the national interest

Mueller Is Investigating Trump As a Russian Asset

Presidents Putin and Trump Photo: Alexander Nemenov/AFP/Getty Images

On Friday night, the New York Times published a bombshell report that the FBI has been investigating whether President Trump “had been working on behalf of Russia against American interests.” The story reframes the focus and purpose of the investigation now headed by Robert Mueller. The probe is not just about Russian election interference, or about Trump’s obstruction of the probe — it is about the secret relationship between Trump and Russia that appears to be causing both these things to happen.

The first question to ask yourself when absorbing this story is, what does it mean for a president to be working for Russia, and against the United States? Trump frequently says the United States would be better off if it got along better with Russia — and that position, right or wrong, is certainly not criminally suspect. Presidents obviously have the right to change American foreign policy, and to forge friendships with countries that had been previously hostile. Nixon’s overtures to China, or Obama’s opening of relations with Cuba, did not set off criminal investigations. The FBI would not investigate a president simply for harboring friendly views of a rival state.

The potential that Trump is working on behalf of Russia, therefore, by definition posits some kind of corrupt secret relationship. That is to say, it’s an investigation into whether Trump is a Russian asset.

When I wrote about this last summer, much of the pushback centered on the imagined accusation that Trump is a Russian “agent.” He is obviously not. An agent is not the same thing as an asset. An asset can describe a wide range of relationships, but in Trump’s case, it would mean that he is subject to sexual or financial blackmail, along with possibly some form of back-channel propaganda. We know for a fact that Trump is vulnerable to sexual blackmail, but that kind of leverage, if it exists, would be difficult for Mueller to obtain. (Sexual blackmail is only useful if you keep it locked up tightly.) It’s far more likely that Trump’s financial vulnerability opened him up to Russian leverage. And that is the kind of information American investigators can access.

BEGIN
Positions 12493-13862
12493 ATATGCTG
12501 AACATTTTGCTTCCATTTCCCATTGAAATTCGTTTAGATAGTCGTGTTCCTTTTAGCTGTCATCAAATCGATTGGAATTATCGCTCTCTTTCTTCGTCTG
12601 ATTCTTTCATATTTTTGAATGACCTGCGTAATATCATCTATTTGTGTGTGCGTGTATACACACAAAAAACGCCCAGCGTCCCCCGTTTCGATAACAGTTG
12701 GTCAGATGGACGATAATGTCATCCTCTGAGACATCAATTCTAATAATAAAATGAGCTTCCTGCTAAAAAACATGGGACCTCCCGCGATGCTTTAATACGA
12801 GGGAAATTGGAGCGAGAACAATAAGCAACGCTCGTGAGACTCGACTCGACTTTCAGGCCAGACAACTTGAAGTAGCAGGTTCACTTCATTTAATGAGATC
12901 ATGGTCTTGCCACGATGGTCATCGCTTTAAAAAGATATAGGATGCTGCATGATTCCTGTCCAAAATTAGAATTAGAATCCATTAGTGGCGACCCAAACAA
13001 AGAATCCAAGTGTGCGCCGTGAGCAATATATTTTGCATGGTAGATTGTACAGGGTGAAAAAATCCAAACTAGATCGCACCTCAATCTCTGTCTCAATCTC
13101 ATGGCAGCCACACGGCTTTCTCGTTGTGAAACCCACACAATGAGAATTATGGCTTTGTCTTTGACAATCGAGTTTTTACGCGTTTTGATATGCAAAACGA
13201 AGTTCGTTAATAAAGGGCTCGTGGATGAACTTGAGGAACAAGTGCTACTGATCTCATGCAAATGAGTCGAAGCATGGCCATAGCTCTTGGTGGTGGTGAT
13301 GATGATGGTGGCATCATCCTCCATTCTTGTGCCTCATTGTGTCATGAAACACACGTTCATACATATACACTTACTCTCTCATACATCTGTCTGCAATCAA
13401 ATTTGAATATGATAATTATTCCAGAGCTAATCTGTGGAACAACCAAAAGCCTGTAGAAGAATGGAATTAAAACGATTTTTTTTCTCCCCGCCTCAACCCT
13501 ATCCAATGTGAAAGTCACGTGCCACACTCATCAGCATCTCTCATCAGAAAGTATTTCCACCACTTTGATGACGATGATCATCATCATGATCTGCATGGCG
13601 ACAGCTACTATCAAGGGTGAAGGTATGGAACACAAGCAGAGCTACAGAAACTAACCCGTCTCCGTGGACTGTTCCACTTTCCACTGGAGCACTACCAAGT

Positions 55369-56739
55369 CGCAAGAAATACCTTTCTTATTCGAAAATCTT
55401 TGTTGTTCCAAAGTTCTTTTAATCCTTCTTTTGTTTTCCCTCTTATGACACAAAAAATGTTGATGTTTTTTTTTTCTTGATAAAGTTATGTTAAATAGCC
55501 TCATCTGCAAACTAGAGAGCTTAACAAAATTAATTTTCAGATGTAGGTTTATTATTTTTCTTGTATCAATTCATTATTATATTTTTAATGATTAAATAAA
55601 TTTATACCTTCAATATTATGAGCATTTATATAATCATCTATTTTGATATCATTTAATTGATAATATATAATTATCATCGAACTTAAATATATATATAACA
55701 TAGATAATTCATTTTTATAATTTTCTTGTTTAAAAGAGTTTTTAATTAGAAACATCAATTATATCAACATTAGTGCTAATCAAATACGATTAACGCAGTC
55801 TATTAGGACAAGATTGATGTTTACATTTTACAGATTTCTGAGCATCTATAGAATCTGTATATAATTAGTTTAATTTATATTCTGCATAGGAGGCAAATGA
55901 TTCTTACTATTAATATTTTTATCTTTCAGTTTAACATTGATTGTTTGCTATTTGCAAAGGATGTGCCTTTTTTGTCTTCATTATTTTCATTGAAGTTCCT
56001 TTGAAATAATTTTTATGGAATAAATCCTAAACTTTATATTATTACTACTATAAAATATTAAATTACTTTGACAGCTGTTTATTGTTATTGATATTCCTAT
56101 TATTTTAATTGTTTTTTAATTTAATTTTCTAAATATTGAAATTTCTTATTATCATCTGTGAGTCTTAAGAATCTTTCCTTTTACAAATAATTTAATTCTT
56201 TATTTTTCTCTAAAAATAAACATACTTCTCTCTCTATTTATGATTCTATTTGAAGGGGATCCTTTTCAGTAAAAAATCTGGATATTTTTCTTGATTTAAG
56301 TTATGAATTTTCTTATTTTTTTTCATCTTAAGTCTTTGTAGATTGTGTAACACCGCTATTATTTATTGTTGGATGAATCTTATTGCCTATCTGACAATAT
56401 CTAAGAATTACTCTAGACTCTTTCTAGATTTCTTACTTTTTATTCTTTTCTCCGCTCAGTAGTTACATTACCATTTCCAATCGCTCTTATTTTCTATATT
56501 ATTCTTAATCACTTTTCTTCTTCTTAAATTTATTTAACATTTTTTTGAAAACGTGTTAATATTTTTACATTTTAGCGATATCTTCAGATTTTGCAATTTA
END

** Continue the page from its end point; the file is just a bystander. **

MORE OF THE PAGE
A somewhat related issue is the question of whether Russia has some kind of backchannel to shape Trump’s thinking. Trump has met with Russian officials since 1987. It was after his first trip to Moscow that he first contemplated running for president. It is well within the realm of possibility that Russians used blackmail, bribes, or perhaps just simple flattery to help shape his thinking on world affairs.

It is hard to understand how else some of the idiosyncratic and bizarrely Russpohillic ideas he routinely spouts have found their way into Trump’s brain. His warning that tiny Montenegro is a threat to attack Russia, or his claim that the Soviet Union was right to invade Afghanistan in 1979, are not notions Trump would pick up from his normal routine of binge-watching Fox News.

Much of the public focus on the Mueller investigation has centered on campaign collusion. Russia worked to help elect Trump, and Trump and his campaign at minimum welcomed its help, and at maximum, actively participated. (Trump campaign manager Paul Manafort gave polling data to a Russian oligarch, the most likely use for which would have been guiding Russian social media efforts.) But campaign collusion is a relationship with a fixed endpoint: November 8, 2016. After Trump won presidency, any secretive or suspicious mutual interest between him and Vladimir Putin would conclude. Having succeeded in helping to elect the friendly Trump (and block the unfriendly Clinton), Putin could now operate with his chosen candidate on a normal president-to-president basis.

The Times report tells us that collusion is only part of the story. The relationship between Trump and Putin did not merely rest on their mutual interest in the Trump campaign defeating Clinton, but indicates some deeper connection. From the very beginning of this story, pundits have underestimated the full extent of Trump’s ties to Russia and how much deeper the story might yet go. Now we already know Mueller is not merely looking into crimes, but trying to ascertain the foundational loyalties of the President of the United States.